A closer look at the Pirates’ 8-game losing streak
With the Pittsburgh Pirates on an eight-game losing streak (the franchise’s longest since 2016) and a day off Monday, this seems like a good time to evaluate what’s gone wrong.
Here are five talking points, some that have contributed to the recent slide and a couple that have averted a disaster (if this isn’t one already).
1. The Tampa Bay trade
Give general manager Neal Huntington credit for striking when the team was hot last season, trading for Chris Archer after the Pirates had won 11 in a row and climbed within six games of first place. There was two months to go. Anything was possible.
It didn’t work out, with Archer failing to pitch into the sixth inning in his first five starts as a Pirate. He won his final two to finish 3-3 with a 4.30 ERA and eight home runs allowed in 521⁄3 innings. Still, that generated hope, with Archer under contract through 2021. Better days were ahead.
This season, he did not pitch poorly until giving up six hits (two homers) and six runs in four innings against the Los Angeles Dodgers on Friday night. He’s 1-2 with a 4.33 ERA and 1.296 WHIP. Plus, he’s on the injured list with right thumb inflammation, but he doesn’t figure to miss more than one start.
Compare that to Tyler Glasnow and Austin Meadows, players the Pirates sacrificed to acquire Archer.
Glasnow is 5-0 as a starter, with a 1.75 ERA (fourth-best in baseball) and 0.94 WHIP for the Rays, who had the best record in baseball (18-9) before Monday. Amazingly, he has walked just seven in 36 innings. At the time of the trade, Glasnow was a relief pitcher who did nothing but frustrate Pirates management and the fans with a 4.34 ERA and 34 walks in 56 innings.
Like Archer, Meadows is on the injured list (thumb) with the Rays, but he has six homers, 19 RBIs and a slash line of .351/.422/.676. He’d be a nice thumper in the lineup to mix with Josh Bell and Melky Cabrera. All numbers would lead the Pirates — with the exception of Bryan Reynolds’ .429 on-base percentage in only seven games.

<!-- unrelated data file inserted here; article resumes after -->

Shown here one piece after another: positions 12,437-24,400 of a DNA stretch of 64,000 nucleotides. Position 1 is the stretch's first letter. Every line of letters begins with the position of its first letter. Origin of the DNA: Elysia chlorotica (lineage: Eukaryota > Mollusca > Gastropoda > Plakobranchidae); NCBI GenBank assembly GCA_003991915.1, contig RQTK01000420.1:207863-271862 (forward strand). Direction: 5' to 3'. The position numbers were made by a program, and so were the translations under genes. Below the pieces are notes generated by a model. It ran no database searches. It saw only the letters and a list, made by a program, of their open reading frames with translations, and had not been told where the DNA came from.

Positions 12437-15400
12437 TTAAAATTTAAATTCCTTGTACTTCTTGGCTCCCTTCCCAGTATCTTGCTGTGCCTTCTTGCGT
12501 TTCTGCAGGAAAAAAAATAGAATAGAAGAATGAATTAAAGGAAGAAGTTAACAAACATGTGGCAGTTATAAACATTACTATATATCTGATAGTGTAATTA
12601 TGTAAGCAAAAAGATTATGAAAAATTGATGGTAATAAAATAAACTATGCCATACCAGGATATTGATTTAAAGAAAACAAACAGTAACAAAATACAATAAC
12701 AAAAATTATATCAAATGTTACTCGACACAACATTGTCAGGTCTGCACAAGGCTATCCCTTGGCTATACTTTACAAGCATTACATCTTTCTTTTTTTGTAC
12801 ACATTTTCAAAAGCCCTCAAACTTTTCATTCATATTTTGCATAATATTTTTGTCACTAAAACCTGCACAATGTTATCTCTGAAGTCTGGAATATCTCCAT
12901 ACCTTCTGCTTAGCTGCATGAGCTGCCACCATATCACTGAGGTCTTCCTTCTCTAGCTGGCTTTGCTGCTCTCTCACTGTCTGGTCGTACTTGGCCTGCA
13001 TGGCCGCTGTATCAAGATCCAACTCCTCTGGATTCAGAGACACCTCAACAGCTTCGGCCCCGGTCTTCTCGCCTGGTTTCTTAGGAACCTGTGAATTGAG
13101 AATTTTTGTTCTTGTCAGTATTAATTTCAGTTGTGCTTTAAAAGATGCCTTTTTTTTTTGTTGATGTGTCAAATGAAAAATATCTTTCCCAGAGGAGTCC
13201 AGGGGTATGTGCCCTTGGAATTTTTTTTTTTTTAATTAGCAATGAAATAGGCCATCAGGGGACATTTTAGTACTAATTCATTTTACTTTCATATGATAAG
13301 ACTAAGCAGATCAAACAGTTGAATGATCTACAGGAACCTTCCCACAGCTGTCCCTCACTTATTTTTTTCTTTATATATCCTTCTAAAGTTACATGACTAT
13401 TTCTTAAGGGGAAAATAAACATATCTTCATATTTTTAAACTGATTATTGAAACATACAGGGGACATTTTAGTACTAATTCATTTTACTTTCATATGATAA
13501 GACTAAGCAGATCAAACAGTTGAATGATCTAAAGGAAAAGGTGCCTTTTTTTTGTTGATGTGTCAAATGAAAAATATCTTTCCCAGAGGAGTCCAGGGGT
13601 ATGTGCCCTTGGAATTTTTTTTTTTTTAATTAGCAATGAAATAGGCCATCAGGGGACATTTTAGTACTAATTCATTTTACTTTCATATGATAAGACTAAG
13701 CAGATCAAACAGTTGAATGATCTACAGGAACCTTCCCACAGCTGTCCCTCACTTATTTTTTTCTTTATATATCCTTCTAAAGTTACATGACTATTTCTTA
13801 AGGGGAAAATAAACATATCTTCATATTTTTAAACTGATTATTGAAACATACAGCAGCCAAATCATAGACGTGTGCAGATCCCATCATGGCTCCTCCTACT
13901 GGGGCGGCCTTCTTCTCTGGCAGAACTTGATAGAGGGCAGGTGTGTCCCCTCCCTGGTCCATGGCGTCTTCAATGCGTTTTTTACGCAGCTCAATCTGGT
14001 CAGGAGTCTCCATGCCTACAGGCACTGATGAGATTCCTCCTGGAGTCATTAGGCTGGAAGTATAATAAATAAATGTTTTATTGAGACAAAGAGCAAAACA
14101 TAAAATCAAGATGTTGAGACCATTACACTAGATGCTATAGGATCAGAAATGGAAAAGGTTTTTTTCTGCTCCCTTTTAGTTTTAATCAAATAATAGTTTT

Did Huntington act too hastily in making a trade that hasn’t worked out yet? It’s too early to be judgmental, but we’re talking about why the Pirates have lost eight in a row now.
2. Josh Bell’s power comes with a price
Bell is slashing .280/.355/.591, and his six homers and 19 RBIs are far and away tops on the team.
But his trouble throwing from first to second base — an important task because it can keep a runner out of scoring position — reduces the Pirates’ already small margin for error.
3. Where would they be without Melky?
If Gregory Polanco hadn’t hurt his shoulder, Cabrera, 34, might be somewhere else. But his .333 batting average leads the team, and he might even start to provide some power on a team that desperately needs it. He had four hits against the Dodgers — two homers, a double and single — on Sunday. The rest of team had only five (four singles).
Before Sunday, the Pirates had scored 15 runs in their previous eight games. Starling Marte and Corey Dickerson are hurt, and their absence can’t be ignored.
But they were struggling at the plate when they left the lineup. Meanwhile, regulars Jung Ho Kang (.160) and Francisco Cervelli (.175) have underachieved.
The pitching is good but not good enough to throw shutouts every night.
4. Don’t blame the starters
No one’s perfect, and Trevor Williams proved that Sunday when he gave up eight hits and five runs in six innings. Before that, he had thrown 31 innings, allowing only 24 hits and six walks with a 2.59 ERA.
The Pirates won 12 of their first 18 games, thanks to the starters. If they start to struggle, the bats better pick up or last place in the National League Central might be the next stop.
5. What’s ahead?
After two games in Texas, the Pirates come home for a five-game homestand against the Oakland A’s and Rangers. Then, it’s another long road trip to St. Louis, Arizona and San Diego.
Fans started staying away last week when attendance for the four games against the Diamondbacks totaled 36,606. The home opener drew 37,336.
Injuries have played a big part in the Pirates’ descent, but excuses — even valid ones — don’t put people in the seats.
Jerry DiPaola is a Tribune-Review staff writer. You can contact Jerry by email at [email protected] or via Twitter .